Back when I was thrifting regularly I found NES controllers quite frequently, so I would pick them up for, at the very least, tradable assets. NES controllers were designed and built to last forever, or so it seemed until I found, ironically, an NES dog bone controller with actual dog chew marks on it. I originally figured something inside of the controller had been severed, or maybe the cable was snapped internally, so I went to work testing a few theories I had. Since the dog bone NES controllers have cables that detach from the internal board I swapped them around with a few other dog bone controllers I have, which quickly debunked any bad cable theory.
I continued to painstakingly check over the board for broken traces or cracks, of which there were none. The only thing I could think of was that maybe the shift register IC had gone bad, so I took one out of a regular NES controller and soldered it into the chewed up dog bone controller. That’s all it took! The controller worked flawlessly once the IC was swapped out. I did try the IC in the rectangle controller and now it too was completely dead. I found it odd that the IC was dead, as it showed no signs of damage be it physical or liquid. For years that poor controller that gave its brain for the greater good to bring back a chewed up dog bone controller has sat in a box, and weighed heavily on my mind, so I decided it was time to bring the poor little thing back to life.
As I was purchasing some other electronics parts I decided to check the website I was purchasing from, Tayda Electronics, for the 4021 Shift Register I was needing, and much to my joy they have them for 37 cents. Once my purchase had come in I was excited to bring this controller back to life. Sure, it’s a normal, abundant NES controller, but this one is kind of a hero in my eyes, as it gave its brain to save a dog bone controller. From soldering in the new IC to testing the controller the whole process only took a minute or two, and the controller now works perfectly.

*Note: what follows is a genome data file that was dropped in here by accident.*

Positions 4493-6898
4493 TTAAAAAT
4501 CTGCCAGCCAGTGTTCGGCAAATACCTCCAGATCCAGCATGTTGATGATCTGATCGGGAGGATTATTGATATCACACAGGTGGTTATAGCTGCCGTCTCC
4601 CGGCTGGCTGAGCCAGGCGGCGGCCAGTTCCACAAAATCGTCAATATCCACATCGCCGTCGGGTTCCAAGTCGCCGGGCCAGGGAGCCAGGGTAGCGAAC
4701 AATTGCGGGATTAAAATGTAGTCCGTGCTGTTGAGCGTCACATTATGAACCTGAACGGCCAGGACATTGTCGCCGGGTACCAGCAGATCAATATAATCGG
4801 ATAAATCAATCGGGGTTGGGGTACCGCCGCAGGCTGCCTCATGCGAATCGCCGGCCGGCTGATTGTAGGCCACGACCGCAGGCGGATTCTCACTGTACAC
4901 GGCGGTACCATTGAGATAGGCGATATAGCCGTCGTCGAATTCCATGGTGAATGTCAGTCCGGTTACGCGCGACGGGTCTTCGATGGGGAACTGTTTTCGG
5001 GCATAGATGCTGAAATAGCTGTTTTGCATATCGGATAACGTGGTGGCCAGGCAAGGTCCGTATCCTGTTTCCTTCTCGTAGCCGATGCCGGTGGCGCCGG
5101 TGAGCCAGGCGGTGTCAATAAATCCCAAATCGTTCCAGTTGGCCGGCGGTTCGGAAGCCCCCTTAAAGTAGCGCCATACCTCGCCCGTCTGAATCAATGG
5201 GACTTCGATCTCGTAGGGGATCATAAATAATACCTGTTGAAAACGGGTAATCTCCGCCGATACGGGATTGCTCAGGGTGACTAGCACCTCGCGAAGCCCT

I’m still not sure what made the original IC fail in the dog bone controller as it showed no signs of damage, but the controller was chewed up, so I’ll just consider the mystery solved. I’m also not sure how often NES controllers have their ICs go bad on them, whether randomly or through genuine damage. Regardless I’m pretty happy to say that a 37 cent part and a few minutes worth of work brought it back to life. Again, I know NES controllers are abundant, but I hope that not too many of them have been thrown away or destroyed due to what is a fairly simple repair. After all, it was through these controllers we all once went on some of the greatest adventures of our lives, and maybe even still through these controllers there are great adventures yet to come.
About the author
Samuel Floyd first fell into video gaming with the Atari 2600...in the mid-90s! Always late into the system wars, Samuel enjoys that as he acquires them when they're cheap and the hot titles of yesteryear are bountiful. Samuel loves RPGs, his favorite being Crystalis for the NES.